Bionic Olympians tackle everyday obstacles with cutting edge tech

Dubbed the ‘world’s first bionic Olympics’ the world Cybathlon championship in Kloten, Switzerland in October featured six types of contest, with disabled competitors contestants form around the world using and controlling assistive devices and robotic technologies. Cutting bread, climbing stairs and unwrapping a sugar cube may not sound like the ultimate in sporting challenges but the amazing competitions that took place showed how advanced technologies can help people with disabilities in daily life.

The events thoroughly tested how these technologies allow users to complete day-to-day tasks. For example, in the ‘powered arm prosthesis race’, competitors with an arm amputation tried to complete tasks such as cutting and spreading jam on a slice of bread, carrying a tray of items to a table, opening a door and fitting a light bulb – all using a powered prosthetic arm. In the ‘powered leg prosthesis race’, competitors (referred to as “pilots”, as they need to control or steer their technology) were timed using a bionic exoskeleton suit to navigate stairs, slopes and uneven surfaces.

Cybathlon has been called the world's first bionic Olympics

Cybathlon was created by Robert Riener, head of Health Sciences and Technology, and Professor of Sensory-Motor Systems at the ETH Zurich university in Switzerland. Riener was inspired to start the event when he decided through his daily work that “current assistive technologies are not functional enough and not accepted by many people.”

Further inspiration for Cybathlon came after Riener read a newspaper article about a man with a motorised knee prosthesis running up 103 floors of Chicago’s Willis Tower. Explaining the concept behind Cybathlon, Riener said: “We want to promote the development of useful, acceptable, assistive devices for people with motor disabilities, and not just find the strongest and fastest person with a disability. That is why we have designed race tracks and obstacles that have a meaning for daily life.”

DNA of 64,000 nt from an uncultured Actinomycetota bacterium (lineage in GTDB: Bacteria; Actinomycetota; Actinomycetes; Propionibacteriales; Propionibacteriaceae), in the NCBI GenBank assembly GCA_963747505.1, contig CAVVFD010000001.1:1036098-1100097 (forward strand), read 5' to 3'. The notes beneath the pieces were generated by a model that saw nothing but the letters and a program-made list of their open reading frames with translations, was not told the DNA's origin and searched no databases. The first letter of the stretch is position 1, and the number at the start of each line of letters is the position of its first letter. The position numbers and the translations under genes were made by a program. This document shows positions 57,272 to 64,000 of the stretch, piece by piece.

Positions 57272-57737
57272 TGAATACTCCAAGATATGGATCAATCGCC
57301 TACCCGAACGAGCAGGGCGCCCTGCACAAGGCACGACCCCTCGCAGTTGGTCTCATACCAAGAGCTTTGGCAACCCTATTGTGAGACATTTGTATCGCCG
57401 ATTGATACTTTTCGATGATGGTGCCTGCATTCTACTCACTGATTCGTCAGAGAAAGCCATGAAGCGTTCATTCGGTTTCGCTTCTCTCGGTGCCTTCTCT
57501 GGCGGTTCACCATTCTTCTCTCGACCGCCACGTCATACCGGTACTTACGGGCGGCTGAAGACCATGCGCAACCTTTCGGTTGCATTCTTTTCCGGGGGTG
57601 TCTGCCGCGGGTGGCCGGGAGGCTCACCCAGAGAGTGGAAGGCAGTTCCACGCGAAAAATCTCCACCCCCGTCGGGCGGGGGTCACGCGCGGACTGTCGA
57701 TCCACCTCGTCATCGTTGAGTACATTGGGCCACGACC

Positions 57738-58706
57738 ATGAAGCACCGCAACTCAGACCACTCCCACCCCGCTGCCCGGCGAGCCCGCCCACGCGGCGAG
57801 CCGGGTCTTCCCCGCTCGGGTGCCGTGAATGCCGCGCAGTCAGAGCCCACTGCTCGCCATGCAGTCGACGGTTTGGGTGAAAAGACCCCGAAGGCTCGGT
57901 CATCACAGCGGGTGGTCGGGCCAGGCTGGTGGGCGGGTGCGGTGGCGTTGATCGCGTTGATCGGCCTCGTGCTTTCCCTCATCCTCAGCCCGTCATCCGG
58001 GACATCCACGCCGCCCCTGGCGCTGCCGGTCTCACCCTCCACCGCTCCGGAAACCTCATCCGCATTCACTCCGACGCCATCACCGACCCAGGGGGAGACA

Pilots of future tech

Competitors in Cybathlon are not professional athletes, and instead have to master the devices and technology they use in the events. “That is why we call them ‘pilots’,” said Riener.

The technologies used are largely specialist and highly advanced. Asked if it presents a problem that many disabled people can’t access or afford these technologies, Riener said: “It is normal that the newest high-tech is most expensive … However, we need new devices popping-up to shift previous ideas. High-tech will become used by a broader population and become cheaper, if it functions well. Furthermore, we urge politicians to give larger funding to high-tech devices for people with disabilities.”

A total of 74 athletes from 25 countries took part. Other contests included the ‘powered wheelchair race’, the ‘functional electrical stimulation bike race’ (where pilots with a spinal cord injury or SCI pedal bikes by stimulating their muscles with electrodes), and the ‘brain-computer interface race’ (pilots with an SCI navigate computer game avatars purely through technology that reads their brain signals).

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Based upon a recent article in e-Access Bulletin and used with kind permission of the editor.